This week I returned to work after a 5-year hiatus.
My husband and I decided that when I got pregnant I would quit work and stay home while he continued teaching. I had just begun teaching at a university and I loved my job, but I’d be lying if I said that I wasn’t excited about taking a break to raise our child. Of course, it turned out to be nothing like a break. My husband would come home from work and I’d be standing on the front porch with a screaming baby in my arms. I looked like one of the back-up dancers from “Thriller,” except I wasn’t dancing. I was barely standing. I would hand our daughter over to my husband before he could even set down his bag.
“Honey, I’ve been at work all day,” he’d complain.
“Really? Do you have to carry your students around on your chest for three hours? Do they scream if you stop singing the Jack Johnson song? Do they poop on you?”
He knew it was a no-win situation.
“At least let me change my clothes first.”
That would be nice, wouldn’t it? I had dried spit-up caked on the back of my T-shirt, sweet potatoes crusted in my hair and a baby Q-tip stuck to my sweatpants. I had lost track of my only bra somewhere back in the third trimester.
To be honest, I thought that my husband had it easy. He taught college kids art for five hours a day. Very few cried or threw tantrums and, for the most part, they were potty trained. My husband wasn’t responsible for making sure his students were fed and bathed–granted, they probably weren’t, but that wasn’t his problem. I, however, was at home trying to make sure our baby survived another day in my incompetent care.
Shockingly, she has. And since kindergarten is just around the corner, I figured it was time to return to the workforce (actually, my mortgage company suggested it). An opportunity came around to teach at the same college where my husband works. I was lucky enough to pick up two courses and I made a personal vow that nothing in my life would fall by the wayside once I started. In addition to staying committed to my daughter and husband, I promised to keep up with my workouts, housework and friends.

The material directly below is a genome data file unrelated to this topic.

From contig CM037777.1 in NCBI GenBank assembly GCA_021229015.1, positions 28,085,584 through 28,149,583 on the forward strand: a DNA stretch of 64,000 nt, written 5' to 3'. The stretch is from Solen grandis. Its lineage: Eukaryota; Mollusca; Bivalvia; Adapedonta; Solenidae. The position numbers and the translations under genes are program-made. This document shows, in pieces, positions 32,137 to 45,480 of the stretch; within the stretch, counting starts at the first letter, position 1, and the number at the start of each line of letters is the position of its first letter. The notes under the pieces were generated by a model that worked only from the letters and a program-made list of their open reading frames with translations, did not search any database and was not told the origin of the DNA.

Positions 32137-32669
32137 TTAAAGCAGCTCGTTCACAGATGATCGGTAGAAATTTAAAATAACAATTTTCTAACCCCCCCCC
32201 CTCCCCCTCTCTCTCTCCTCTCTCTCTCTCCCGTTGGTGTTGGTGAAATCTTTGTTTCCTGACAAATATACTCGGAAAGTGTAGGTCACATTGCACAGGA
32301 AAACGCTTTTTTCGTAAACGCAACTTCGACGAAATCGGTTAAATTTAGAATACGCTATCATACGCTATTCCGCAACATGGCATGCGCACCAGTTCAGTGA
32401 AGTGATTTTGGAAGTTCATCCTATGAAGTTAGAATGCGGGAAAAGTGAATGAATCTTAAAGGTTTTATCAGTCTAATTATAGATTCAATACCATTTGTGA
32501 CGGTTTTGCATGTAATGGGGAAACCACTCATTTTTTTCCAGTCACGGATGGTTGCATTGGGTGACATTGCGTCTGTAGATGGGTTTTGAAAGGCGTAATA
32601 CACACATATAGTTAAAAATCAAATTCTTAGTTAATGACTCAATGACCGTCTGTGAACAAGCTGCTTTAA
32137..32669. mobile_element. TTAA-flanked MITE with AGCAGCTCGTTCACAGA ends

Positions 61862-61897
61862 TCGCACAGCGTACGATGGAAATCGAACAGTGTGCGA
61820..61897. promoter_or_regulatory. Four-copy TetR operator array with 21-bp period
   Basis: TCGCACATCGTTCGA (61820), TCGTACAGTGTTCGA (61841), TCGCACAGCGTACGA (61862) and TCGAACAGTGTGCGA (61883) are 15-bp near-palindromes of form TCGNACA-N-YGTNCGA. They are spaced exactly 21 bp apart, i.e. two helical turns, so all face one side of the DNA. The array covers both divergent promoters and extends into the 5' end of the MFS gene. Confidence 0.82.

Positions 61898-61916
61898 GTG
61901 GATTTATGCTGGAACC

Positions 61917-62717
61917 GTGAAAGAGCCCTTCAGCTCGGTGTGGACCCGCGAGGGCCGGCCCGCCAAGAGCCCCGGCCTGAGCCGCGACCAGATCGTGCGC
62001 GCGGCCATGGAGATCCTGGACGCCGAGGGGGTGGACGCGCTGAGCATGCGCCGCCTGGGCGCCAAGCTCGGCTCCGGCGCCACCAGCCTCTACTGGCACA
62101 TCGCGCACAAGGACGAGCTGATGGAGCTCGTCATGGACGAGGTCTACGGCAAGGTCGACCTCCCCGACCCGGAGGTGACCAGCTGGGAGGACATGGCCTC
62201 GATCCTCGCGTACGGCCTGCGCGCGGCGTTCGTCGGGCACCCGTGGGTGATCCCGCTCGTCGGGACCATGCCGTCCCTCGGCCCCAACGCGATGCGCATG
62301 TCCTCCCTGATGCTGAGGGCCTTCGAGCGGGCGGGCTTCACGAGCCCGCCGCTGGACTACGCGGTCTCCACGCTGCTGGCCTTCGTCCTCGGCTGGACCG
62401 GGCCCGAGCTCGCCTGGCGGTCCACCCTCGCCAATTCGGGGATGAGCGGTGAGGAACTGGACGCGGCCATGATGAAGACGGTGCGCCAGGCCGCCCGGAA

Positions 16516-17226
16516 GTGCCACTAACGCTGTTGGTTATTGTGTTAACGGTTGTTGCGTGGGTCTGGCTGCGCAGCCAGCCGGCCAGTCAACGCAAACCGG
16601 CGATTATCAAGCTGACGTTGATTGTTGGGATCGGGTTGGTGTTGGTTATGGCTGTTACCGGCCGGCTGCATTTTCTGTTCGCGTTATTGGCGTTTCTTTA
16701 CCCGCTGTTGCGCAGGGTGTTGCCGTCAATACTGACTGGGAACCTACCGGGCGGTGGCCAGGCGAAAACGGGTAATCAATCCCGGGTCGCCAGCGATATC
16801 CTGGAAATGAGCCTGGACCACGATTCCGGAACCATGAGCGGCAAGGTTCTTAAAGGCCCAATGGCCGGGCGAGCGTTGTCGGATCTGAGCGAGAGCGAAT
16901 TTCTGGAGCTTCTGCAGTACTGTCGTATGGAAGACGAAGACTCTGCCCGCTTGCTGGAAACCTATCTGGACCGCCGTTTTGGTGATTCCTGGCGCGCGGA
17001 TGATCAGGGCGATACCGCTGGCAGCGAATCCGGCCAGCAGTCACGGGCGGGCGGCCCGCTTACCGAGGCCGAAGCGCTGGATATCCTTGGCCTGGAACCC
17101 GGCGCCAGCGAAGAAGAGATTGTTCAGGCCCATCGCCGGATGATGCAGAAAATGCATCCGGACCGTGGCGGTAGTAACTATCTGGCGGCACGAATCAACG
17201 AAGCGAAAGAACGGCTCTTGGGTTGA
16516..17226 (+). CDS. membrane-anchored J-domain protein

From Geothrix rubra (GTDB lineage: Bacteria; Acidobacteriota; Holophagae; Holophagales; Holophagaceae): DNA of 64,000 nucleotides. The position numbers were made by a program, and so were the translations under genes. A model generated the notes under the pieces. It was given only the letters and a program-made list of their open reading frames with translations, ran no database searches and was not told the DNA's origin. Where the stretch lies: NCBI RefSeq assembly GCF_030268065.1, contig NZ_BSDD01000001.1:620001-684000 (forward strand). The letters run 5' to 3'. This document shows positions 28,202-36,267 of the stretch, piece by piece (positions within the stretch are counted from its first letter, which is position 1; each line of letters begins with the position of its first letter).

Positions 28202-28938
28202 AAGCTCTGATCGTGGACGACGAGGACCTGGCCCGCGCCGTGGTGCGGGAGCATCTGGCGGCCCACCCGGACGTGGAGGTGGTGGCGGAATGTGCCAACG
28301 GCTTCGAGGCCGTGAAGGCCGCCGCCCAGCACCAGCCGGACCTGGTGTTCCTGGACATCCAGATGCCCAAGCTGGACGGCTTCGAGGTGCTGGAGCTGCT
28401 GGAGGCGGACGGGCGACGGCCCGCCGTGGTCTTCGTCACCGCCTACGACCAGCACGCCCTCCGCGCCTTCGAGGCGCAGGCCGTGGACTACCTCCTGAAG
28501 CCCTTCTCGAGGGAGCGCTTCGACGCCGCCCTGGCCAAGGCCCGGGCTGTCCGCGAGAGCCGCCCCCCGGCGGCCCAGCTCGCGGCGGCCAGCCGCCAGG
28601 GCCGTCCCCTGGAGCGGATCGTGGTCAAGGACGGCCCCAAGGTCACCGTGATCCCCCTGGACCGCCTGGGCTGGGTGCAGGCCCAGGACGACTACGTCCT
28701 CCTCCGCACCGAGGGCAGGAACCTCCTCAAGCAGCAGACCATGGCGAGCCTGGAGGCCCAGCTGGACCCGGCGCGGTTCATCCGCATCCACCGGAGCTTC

So far, so good. Except that I’m having trouble getting dressed.
Dressing for the first day of class, I discovered that I possess very few clothes of the non-sweatpants variety. I dug deep into my closet looking for something other than Nike or denim and unearthed a couple of bridesmaid dresses and a bright red “power suit” my mom gave me in the mid-90s – shoulder pads and all. That just won’t do. I guess I’ll be signing my first paycheck over to The Gap.
Then there’s the problem of getting to class. On most days I have to clean up cat vomit, mobilize my daughter from her post-lunch TV coma and locate her inevitably misplaced toy-of-the-moment, then hand her off like a baton to my husband as he comes out of his class and I go into mine. It’s only the first week and I’ve already eaten a bowl of oatmeal balanced on my steering wheel and attempted to lock my front door by repeatedly pressing the “lock” button on my car key. Today, during my lecture, a Dora sticker dislodged itself from somewhere up inside my dress and floated softly to the ground. I don’t know how long she’d been up there, but I’d guess since last spring. My students politely pretended not to notice.
My daughter is still trying to figure what all the fuss is about.
“So are you going to school or are you teaching school?” she asked me on my first day.
“I’m teaching, honey.”
“Are you scared?”
“Well, if you are scared, I can walk you to class.” She did. She marched right in, surveyed the room, and said, “So these are your students, huh?”
Today she gave me a hideous purple scarf to wear “in case I got cold.” When I tried to “forget” it, she chased me down yelling, “Mommy! Your scarf!” I reluctantly tied it around my neck.
In spite of my compromised fashion, the fact that caffeine has replaced the blood in my veins and that I’m logging a mere 5 hours of sleep per night-far below what my body and mind requires-I have to admit that when my exhausted body collapses onto the bed and my aching head hits that pillow, I smile and feel pretty satisfied.
I think I’m making this work thing work.